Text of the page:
I’d be willing to bet that most people reading this and probably most of the people they know too, are aware of simple consistent practices that can make their lives hum.
We know that if we regularly get enough sleep, eat well, drink plenty of water and get some exercise that our baseline health and happiness will probably be pretty good. Tack on some bonus practices—some yoga or meditation, interactions with a healthy community of friends or family, some level of community service and we’re really humming along.
Yet…how many of us can usually say, “Last night I slept long and hard and today I drank plenty of water, ate nourishing food, went to yoga class and spread some love among my friends,”?
It seems that more often than not we tell the story of staying up too late, leaving our water bottle at home, catching a bite on the run or skipping a meal altogether, spending too much time connected to the virtual world—and making a promise to ourselves to get to yoga class next week.
I am convinced that at the intersection of consistent, dedicated personal practice and all the other pieces of our lives it touches is the secret recipe for optimal living. We have all the ingredients—we just need to cook.
A number of years ago, I was a collaborator on the book Working for Good: Making a Difference While Making a Living. During the research phase of the book, my colleague Jeff Klein interviewed a group of successful, conscious business leaders.
As I tuned in to the interviews, one golden thread between all of them piqued my interest: unfailingly, each of these high achievers had a personal practice to which they were unwaveringly committed. No matter whether the practice was yoga or tai chi or kayaking, hiking, writing, meditating…they all did it and they all did it consistently.
It got me wondering…if most of us are aware that our lives would be more satisfying, productive, healthy and flowing if we commit to our own practices and do them consistently, why don’t we all do that?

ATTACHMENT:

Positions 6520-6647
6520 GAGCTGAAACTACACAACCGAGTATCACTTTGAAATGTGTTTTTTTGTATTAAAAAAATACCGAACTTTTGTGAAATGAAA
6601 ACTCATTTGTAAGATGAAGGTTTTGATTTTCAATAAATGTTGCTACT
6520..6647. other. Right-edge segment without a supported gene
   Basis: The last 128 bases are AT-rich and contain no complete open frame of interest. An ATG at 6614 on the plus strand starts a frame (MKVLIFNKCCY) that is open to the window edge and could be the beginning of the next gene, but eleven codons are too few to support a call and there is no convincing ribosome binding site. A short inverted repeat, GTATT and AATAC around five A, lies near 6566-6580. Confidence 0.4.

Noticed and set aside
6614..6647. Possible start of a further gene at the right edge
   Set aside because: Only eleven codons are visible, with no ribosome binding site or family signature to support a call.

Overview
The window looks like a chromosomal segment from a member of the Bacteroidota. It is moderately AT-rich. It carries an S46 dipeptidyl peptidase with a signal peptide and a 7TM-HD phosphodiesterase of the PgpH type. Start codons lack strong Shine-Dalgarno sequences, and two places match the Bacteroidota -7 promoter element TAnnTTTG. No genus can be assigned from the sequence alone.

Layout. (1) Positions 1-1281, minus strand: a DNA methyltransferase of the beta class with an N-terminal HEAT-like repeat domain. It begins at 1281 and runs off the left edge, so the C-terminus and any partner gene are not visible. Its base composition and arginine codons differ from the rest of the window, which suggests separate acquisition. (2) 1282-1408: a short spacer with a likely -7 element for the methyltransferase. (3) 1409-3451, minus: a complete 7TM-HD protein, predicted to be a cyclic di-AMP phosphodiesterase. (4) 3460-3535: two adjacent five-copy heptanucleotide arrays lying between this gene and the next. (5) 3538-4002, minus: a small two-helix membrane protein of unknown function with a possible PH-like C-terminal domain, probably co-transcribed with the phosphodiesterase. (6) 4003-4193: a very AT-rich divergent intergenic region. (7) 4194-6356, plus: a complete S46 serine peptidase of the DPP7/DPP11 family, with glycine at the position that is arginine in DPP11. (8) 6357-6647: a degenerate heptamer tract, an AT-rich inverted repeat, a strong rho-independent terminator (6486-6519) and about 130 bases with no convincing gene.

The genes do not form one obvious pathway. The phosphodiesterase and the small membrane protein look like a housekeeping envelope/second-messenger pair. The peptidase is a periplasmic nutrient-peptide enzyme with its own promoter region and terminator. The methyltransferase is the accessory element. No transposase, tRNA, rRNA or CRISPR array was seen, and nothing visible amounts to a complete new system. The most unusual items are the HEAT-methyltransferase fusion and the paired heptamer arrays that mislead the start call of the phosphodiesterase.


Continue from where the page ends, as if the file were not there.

Why are some people relentlessly committed to their practice while others continue to fall off the practice wagon?
And what can those who are committed share with others who struggle to help support them to rock their practices too?
To begin to unravel the mystery, I began interviewing people in my circle who I knew possessed this strong commitment to their practice and asked them each the same series of questions, things like, How did you discover your practice? How often and for how long do you practice? What gets in the way of your practice and how do you stay committed?
The more I ask the questions, the more I recognize that there are no right answers.
Practice is something completely unique and individual to each person.
No one recipe that works for someone is exactly the right recipe for someone else. Because I need a run in the early morning to blow out the pipes and meditate on my upcoming day, doesn’t mean that’s what you need. Because someone else sits on a mat, someone else dances, and someone else serves meals at the soup kitchen every Friday doesn’t mean that you should.
No one else can do our practice for us.
But, we can take inspiration and clues from others who rock their practices to inform and motivate our own.
Though I have just begin to scratch the surface, based on the interviews I have conducted, the top shelf challenges to consistent practice and remedies come in a standard variety.
Three things that get in the way of our practices:
Travel. Changing time zones, harried schedules, delays can all wreak havoc on our practices.
Resistance, self-doubt, uncomfortable emotions, limitations we place on ourselves. Try as we may, we can’t blame this one on anyone else.
Poor scheduling. Probably a by-product of resistance, we find ourselves with too many other urgent things to do before we can get to our practice.
Three things that support us to stay committed to our practices:
Being truly committed to our work in the world, and deeply acknowledging the connection between our practice and the support it provides to show up our best selves.
Cutting ourselves some slack when it’s appropriate. Some days it’s ok to be gentle with ourselves, adopt a loving attitude. It’s recognizing the fine line between when it’s ok to chill and when we need to kick ourselves in the pants.
Surrounding ourselves by others who practice and support our practices.
And, in the wise words of saxophonist, composer, educator and member of Dave Matthews Band, Jeff Coffin: “Willpower and dedication, and maybe a little fear, all help me get through.”
So, I challenge you now to ask yourself what the obstacles might be to your dedication to personal practice. Then, ask yourself what you’re going to do to move through them.
Towards our consistent dedication to practice!
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Editor: Bryonie Wise
Photo: courtesy of the author